Anytime Steven Spielberg releases a new film, it’s reason to rejoice. As one of cinema’s greatest directors, he’s incapable of making a bad movie. Yes, that includes 1941.
He’s capable of making those that are just good to very good, but Spielberg’s films – such as the new Bridge of Spies – normally land squarely in the excellent category.
Spies, which opens in theaters Friday (Oct. 16), represents Spielberg at his best, collaborating with Tom Hanks, a legendary actor with whom he worked on-screen magic before in Saving Private Ryan, The Terminal and Catch Me If You Can. The result is the same for that interesting mix of films that range from sober to filled with whimsy and glee. Interestingly enough, Spies is a mixture of both.
A difficult task to pull off, right? Apparently not for Spielberg, Hanks and when you have Joel and Ethan Coen writing the script. For the record Matt Charman receives a writing credit as well. They ably bring those qualities to story of James Donovan, a Brooklyn, N.Y. attorney tasked with two of the most delicate duties in modern American history.
A representative of the U.S. government asks Donovan, who specializes in advising insurance companies in the law firm in which he’s a partner, to serve as counsel for Rudolf Abel (Mark Rylance), a man accused of being a Soviet spy in 1957. The U.S. government wants the appearance of a fair trial without actually providing for one.
Donovan offers a vigorous defense, much to the dismay of the judge. Additionally, the fact that he’s doing so makes him a pariah some fellow Americans. It’s amazing how quickly that many in this country want to hold American ideals up to the rest of the free world without actually believing in practicing them. That was the same then as it is now. The similarities are eerie as Spielberg and company capture the paranoia associated with that era.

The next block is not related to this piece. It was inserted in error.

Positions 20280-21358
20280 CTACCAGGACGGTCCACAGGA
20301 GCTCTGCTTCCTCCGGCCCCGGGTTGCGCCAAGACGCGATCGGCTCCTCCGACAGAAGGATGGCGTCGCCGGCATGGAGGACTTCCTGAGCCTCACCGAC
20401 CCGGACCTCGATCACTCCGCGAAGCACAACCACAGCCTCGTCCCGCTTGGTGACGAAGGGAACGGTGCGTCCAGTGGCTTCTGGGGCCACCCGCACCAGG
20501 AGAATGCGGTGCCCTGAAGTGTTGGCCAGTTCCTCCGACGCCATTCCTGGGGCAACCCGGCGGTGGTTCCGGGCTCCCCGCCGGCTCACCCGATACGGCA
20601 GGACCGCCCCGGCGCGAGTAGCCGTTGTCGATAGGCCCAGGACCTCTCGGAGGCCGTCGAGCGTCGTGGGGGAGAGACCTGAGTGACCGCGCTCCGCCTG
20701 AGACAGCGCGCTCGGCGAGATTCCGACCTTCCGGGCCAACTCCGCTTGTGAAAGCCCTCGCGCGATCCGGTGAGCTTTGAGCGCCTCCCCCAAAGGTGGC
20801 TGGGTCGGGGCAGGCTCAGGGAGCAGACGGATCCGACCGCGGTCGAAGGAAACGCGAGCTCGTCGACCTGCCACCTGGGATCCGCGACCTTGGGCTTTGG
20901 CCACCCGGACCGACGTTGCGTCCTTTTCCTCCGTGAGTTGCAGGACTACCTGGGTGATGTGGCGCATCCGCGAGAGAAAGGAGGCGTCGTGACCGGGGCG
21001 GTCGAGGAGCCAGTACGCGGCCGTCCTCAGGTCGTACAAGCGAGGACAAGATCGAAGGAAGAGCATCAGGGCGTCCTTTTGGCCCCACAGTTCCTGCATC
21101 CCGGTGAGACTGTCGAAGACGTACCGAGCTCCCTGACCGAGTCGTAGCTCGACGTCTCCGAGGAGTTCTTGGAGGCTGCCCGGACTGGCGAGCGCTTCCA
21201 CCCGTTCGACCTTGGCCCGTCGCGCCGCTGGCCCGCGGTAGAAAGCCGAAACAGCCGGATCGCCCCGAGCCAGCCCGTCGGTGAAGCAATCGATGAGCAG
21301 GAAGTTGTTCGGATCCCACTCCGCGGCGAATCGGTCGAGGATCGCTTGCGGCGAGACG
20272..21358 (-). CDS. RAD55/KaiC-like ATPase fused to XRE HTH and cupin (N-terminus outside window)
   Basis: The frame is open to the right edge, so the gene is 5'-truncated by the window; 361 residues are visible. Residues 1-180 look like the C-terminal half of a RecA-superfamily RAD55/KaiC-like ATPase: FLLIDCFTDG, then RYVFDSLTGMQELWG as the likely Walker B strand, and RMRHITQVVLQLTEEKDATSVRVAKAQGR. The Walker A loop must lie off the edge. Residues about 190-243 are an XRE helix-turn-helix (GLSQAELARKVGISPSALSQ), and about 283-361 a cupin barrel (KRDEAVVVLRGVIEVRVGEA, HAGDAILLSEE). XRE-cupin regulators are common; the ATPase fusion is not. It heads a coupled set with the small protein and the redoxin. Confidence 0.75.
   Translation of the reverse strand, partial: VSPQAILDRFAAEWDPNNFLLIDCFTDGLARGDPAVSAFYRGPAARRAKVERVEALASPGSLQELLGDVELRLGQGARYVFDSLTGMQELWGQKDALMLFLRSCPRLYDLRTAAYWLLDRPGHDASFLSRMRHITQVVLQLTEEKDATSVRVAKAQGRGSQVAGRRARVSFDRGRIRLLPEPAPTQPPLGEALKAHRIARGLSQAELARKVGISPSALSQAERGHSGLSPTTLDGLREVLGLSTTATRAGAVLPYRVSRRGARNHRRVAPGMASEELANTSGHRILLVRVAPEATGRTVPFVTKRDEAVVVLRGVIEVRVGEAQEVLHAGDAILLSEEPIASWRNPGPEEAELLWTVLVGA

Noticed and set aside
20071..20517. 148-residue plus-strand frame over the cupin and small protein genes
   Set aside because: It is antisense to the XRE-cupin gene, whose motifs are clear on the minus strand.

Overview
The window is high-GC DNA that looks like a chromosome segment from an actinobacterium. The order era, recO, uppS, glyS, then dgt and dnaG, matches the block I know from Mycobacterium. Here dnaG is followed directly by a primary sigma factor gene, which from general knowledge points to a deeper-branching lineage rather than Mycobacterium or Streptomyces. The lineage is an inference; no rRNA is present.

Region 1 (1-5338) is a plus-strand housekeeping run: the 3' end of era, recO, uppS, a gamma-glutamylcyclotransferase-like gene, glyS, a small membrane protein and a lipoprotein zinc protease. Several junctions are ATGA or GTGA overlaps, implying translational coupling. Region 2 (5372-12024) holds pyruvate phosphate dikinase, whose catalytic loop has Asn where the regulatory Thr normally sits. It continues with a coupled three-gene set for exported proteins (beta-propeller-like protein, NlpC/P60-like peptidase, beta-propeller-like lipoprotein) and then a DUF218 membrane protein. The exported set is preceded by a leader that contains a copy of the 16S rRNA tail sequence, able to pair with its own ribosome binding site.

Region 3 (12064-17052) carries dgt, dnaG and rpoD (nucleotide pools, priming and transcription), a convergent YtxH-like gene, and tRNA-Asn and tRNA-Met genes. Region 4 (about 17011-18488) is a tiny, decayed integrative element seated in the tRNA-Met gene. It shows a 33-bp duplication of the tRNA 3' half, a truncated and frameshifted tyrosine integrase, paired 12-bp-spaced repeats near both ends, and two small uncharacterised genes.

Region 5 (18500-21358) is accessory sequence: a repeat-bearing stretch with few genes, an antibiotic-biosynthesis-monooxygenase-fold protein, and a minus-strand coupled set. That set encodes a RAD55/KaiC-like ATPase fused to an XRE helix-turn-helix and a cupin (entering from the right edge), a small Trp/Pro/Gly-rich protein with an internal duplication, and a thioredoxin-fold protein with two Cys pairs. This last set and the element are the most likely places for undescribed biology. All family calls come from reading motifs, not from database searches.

His defense does little good except in the sentencing phase when he bends the judge’s ear and convinces him to spare Abel’s life by suggesting the Russian could be useful in the future should an American ever be caught spying.
Enter the U-2 incident in which Lt. Gary Powers (Austin Stowell), a pilot, is shot down over Russia and captured, making Donovan’s gambit a feat of prescience. That leads the head of the CIA to turn to Donovan, who endured an extreme amount of abuse for defending Abel, for his help in negotiating the exchange of Abel for Powers.
If only it were that simple. What should have been a negotiation between two entities turns into a game of chess between three as the newly formed government of East Germany seeks a place at the world’s table and dangles the freedom of an American student as a bargaining chip.
Watching it all play out on screen proves as intriguing as the politics of the era. What’s particularly brilliant about what Spielberg does his blending of tension and humor – yes, humor – subtle though it may be without sacrificing the former.
That’s not to say that Bridge of Spies is a rollicking comedy. It does, however, have its moments. Some come while dealing with the Russians. Others come during interactions between Donovan and Abel in which Hanks and Rylance put forth an engaging patter that laced with irony, humor and intelligence, making their unlikely bonding all the more believable.
Hanks possesses the talent to work on that level with almost anyone it seems and that includes Spielberg as they make Bridge of Spies one of those films that flows easily. That it includes a message based in the past for those of today makes it all the more enjoyable.
It will be a sure-fire Oscar contender.
Movie: Bridge of Spies
Director: Steven Spielberg
Cast: Tom Hanks, Mark Rylance, Alan Alda
Rated: PG-13 for some violence and brief strong language
Running time: 141 minutes
Check for theaters and showtimes at Atlas Cinemas, Cleveland Cinemas, Fandango.com and MovieTickets.com